The car was still in that carport in 1999, when Tony Begley heard about it through the International Mercury Owners Association. Begley owns Northern Illinois Classic Auto Brokers (NICAB) and is quite knowledgeable about Ford muscle cars, so he recognized Super Cat for what it was and purchased the car.
The car had not been repainted and still sported the original graphics/names and logos but it was severely faded and deteriorated. The chrome was in bad shape and the floors were badly rusted, requiring extensive restoration. The restoration task went to Performance Restorations in Mundelein, Illinois, who performed a rotisserie restoration on the car. When Performance Restorations received the car the original 428 engine block and heads were in the trunk. They talked with Dyno Don and his mechanic who seamed to remember everything about the car. Performance Restorations researched the car extensively to put it back exactly the way Dyno Don did it in 1969.
After completion, Super Cat was listed for sale by Northern Illinois Classic Auto Brokers in Wauconda, Illinois. These final pictures were taken in the Seattle area and then Super Cat moved on to another new home.
Written by Barry Margolis
SuperCat, a 1969 Cougar designed and built by “Dyno” Don Nicholson, was first prize in a Coca Cola sweepstakes. The “kid” who won it, found he was unable to pay the taxes, and parked it in front of his house with a big “for sale” on it.
Enter Rick (no last name, please) and his Dad; HUGE Mustang enthusiasts. Dad sees the car, stops, and he and the owner agree on a price. Dad races it for a few years, but loses interest, and it just sits amongst a half-dozen race Mustangs in their stable.
In the mid-70’s, Dad sells SuperCat to an individual who continued to race it, ultimately blowing the engine. A couple years later, Dad buys it back, complete with blown engine, for nostalgia purposes. So far, no one has paid more than $5K for it.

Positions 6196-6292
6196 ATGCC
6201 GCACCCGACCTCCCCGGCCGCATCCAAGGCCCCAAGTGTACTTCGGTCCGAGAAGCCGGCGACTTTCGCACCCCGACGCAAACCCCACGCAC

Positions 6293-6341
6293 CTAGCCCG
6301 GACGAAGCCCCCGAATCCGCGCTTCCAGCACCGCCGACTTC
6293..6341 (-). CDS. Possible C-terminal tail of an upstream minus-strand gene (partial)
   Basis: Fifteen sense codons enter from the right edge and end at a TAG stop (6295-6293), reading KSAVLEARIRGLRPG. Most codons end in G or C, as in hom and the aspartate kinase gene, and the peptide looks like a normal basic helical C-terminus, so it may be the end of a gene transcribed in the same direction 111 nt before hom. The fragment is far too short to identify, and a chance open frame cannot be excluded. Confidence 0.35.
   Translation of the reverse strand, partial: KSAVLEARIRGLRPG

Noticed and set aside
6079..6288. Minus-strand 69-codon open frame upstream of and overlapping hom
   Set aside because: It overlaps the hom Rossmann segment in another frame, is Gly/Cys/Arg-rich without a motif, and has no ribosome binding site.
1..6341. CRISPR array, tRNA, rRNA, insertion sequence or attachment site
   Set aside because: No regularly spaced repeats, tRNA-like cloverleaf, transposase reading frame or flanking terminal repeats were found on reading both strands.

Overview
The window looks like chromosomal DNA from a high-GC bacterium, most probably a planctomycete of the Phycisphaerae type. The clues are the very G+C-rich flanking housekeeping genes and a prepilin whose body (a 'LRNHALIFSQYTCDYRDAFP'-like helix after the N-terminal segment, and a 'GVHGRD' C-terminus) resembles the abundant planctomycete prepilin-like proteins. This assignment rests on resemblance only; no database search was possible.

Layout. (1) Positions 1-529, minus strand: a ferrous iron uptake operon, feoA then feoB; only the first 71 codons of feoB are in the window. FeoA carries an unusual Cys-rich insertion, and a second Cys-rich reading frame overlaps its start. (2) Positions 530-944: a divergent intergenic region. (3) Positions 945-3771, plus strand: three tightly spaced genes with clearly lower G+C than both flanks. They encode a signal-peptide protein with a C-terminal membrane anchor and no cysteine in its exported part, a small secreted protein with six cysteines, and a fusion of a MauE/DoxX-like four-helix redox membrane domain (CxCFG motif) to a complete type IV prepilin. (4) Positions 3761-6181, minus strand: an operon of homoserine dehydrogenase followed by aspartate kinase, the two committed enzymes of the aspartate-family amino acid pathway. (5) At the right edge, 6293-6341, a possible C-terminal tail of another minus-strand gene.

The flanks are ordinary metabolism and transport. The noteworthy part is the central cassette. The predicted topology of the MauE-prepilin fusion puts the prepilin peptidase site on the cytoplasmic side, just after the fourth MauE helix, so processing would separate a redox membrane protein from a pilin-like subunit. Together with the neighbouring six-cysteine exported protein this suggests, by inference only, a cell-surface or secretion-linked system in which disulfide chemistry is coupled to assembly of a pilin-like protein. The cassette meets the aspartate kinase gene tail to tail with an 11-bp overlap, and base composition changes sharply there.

Rick felt it was a “keeper,” and the family held onto it for the next twenty years. Rick brought it to Ft. Lauderdale, with the hope of rebuilding it back to it’s original condition. Being a Mustang guy, SuperCat was sort of a “step child” to him, and the project sat untouched.
During the late 90’s, I met Rick at a local car show. He told me the SuperCat story, and offered to sell it to me for $15K. He truly wanted it to be sold to a Cougar enthusiast. At that point, it was almost completely disassembled, needed LOTS of work, and would probably have been a $50K (or more) total restoration.
Not being in my budget, I posted SuperCat on the Sunshine State Cougar Club classifieds. The asking price was $24K. In less than a month, it was sold to a collector in the Midwest for an undisclosed price and a promise that it would be restored.
Just this past March, at a show more than two hundred miles from home, I ran into Rick again. He asked if I knew what happened to SuperCat; there had been no mention of it recently. He expressed concern that it may have become a “give up” project for the purchaser. I hadn’t heard anything about SuperCat recently, either, and we went on to discuss his pair of Shelby racers.
But in mid-April, after being offered for sale for $200K, SuperCat was sold at auction, professionally-restored to its original condition, for $140K.
The first call I made was to Rick.
To add the rest of the story. I don’t know for sure who bought it next and had it restored. But, it went to Performance Restorations in Mundelein, Illinois and was restored by Ron Moller. After the restoration, it was sold to Kevin Suydam in Washington. Kevin traded it to a Classic Car broker in Minnesota for two Hemi Cuda’s. Tom Abrams (Reliable Carriers) purchased it from the broker and it currently resides in his collection.